Matters begin simply enough. A US company gets cold feet on the eve of a deal closing, fails to buy the subsidiary of a German company after a long negotiation, and the German company files a breach of contract arbitration in Germany in 2004 under the “DIS” German arbitration rules as provided in the arbitration clause. Nearly five years into the arbitration, in 2009, the Claimant, no longer willing to tolerate known asset-stripping of the Respondent US Company by its non-signatory non-party alter ego CEO and controlling shareholder, replicates the arbitration claim with a federal court lawsuit that makes no mention of the pending arbitration, and includes the CEO as a defendant, alleging fraud by him both in connection with the failed transaction and in transferring assets in derogation of the rights of Claimant/Plaintiff as a prospective award/judgment creditor . (The opinion sheds no light on why the CEO was not joined as a party to the arbitration. One might surmise that German arbitration law as compared to US law is less accommodating to alter ego arguments for jurisdiction over non-signatories).

By the time this case reached appellate decision in January 2014, the arbitration in Germany remained unresolved ten years after it began — a $290 million award in favor of the German company having been vacated in the German courts (for reasons not disclosed in this opinion) and a new arbitration making the same claims having been commenced (again without naming the CEO as a Respondent) in 2012. In the meantime, the US litigation had made two prior visit to the Seventh Circuit, in each case based on the question of what is the proper scope of an FAA Section 3 stay of litigation pending arbitration where the Plaintiff is the arbitration Claimant, seeks a stay of a litigation it commenced, and argues that the stay should be total such that it would prevent the non-arbitrating alter ego CEO defendant from conducting discovery in support of his litigation defenses and counterclaims.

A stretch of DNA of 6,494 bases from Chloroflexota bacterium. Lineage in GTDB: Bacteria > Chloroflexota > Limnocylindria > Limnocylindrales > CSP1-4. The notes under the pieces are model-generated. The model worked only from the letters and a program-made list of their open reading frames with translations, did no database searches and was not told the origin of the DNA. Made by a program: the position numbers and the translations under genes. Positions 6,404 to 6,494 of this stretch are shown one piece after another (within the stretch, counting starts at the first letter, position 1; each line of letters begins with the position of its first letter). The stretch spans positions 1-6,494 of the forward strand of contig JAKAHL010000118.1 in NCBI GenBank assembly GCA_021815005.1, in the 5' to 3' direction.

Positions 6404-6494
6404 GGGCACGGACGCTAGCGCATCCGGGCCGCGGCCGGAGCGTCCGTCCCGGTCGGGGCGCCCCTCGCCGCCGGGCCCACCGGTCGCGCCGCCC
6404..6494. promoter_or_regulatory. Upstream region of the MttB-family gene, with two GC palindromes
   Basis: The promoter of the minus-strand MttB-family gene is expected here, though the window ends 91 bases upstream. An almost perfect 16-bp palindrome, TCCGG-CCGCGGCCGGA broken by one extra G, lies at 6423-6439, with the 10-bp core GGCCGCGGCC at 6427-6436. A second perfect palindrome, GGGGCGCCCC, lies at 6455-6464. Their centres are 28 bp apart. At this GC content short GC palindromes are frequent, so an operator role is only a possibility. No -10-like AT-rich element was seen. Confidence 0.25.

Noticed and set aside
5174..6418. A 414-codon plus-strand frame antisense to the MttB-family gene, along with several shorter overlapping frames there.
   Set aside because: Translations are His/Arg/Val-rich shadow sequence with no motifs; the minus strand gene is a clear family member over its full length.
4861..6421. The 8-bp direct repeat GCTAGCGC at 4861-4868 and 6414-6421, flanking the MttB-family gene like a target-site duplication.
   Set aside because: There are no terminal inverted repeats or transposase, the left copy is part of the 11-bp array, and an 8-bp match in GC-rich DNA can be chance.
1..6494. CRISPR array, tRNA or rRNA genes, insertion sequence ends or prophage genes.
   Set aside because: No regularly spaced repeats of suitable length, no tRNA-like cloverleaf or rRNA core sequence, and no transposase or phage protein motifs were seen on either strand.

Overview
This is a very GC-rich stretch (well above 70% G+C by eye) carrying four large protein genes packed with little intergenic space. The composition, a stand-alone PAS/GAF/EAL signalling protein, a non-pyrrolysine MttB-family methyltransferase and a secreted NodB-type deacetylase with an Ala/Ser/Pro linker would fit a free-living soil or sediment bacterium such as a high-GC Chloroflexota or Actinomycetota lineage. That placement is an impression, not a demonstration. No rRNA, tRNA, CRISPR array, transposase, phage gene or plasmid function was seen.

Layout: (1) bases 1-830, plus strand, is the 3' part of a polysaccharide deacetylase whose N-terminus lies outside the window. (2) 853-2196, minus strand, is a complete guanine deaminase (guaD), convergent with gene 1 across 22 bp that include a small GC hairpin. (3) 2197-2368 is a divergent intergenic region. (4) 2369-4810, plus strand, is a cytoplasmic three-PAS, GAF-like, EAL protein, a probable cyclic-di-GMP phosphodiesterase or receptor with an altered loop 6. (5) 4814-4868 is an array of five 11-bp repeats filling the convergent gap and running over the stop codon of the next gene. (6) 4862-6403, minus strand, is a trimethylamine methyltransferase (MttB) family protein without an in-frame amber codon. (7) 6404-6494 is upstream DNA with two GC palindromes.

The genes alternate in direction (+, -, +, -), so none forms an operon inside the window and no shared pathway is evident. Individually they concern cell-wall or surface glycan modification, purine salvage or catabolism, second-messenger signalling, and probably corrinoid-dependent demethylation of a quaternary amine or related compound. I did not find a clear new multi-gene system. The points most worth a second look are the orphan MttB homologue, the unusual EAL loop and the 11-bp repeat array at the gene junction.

The Seventh Circuit here rejects the notion that it is an absolute responsibility of US courts under the FAA, in a case that presents related arbitrable and non-arbitrable claims, to stay the case entirely and until the arbitration is entirely completed, in order to prevent inconsistent decisions or use of in the arbitration of evidence derived from discovery. And the Court’s premises for this position are sound: (1) the risk of inconsistent decisions was remote as the US case was not nearing either trial or any motion for summary judgment, (ii) the non-arbitrating CEO had the right to defend himself and to pursue his counterclaims, especially since the German arbitration Claimant had commenced the lawsuit, and (iii) the arbitral tribunal in Germany retained full control over the admissibility in the arbitration of evidence derived from discovery in the US litigation.

There is a Section 1782 subtext to the decision, and indeed Section 1782 commands brief mention, with the Court pointing out that either party to the German arbitration might have sought evidence located in the United States, and possibly obtained it. Without taking a position on whether Section 1782 applies to foreign commercial arbitral tribunals, the Seventh Circuit here points out that the disclosure itself is not objectionable because the arbitral tribunal still retains control over use of the evidence in the arbitration.

Readers of the decision will find some digression into issues about whether the German Claimant/Plaintiff had any sound rationale for bringing the US case when it did. The Court points out that the one clearly justifiable basis for US proceedings, to enjoin assets stripping by the alter ego CEO, was effectively waived by Claimant/Plaintiff since it sought of stay of all proceedings in the action it commenced.